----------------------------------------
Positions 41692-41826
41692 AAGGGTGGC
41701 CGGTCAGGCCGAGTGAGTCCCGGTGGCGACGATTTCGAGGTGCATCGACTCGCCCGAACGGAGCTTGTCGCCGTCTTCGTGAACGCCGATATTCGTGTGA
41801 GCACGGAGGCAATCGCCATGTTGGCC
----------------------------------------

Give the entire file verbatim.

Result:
Positions 41692-41826
41692 AAGGGTGGC
41701 CGGTCAGGCCGAGTGAGTCCCGGTGGCGACGATTTCGAGGTGCATCGACTCGCCCGAACGGAGCTTGTCGCCGTCTTCGTGAACGCCGATATTCGTGTGA
41801 GCACGGAGGCAATCGCCATGTTGGCC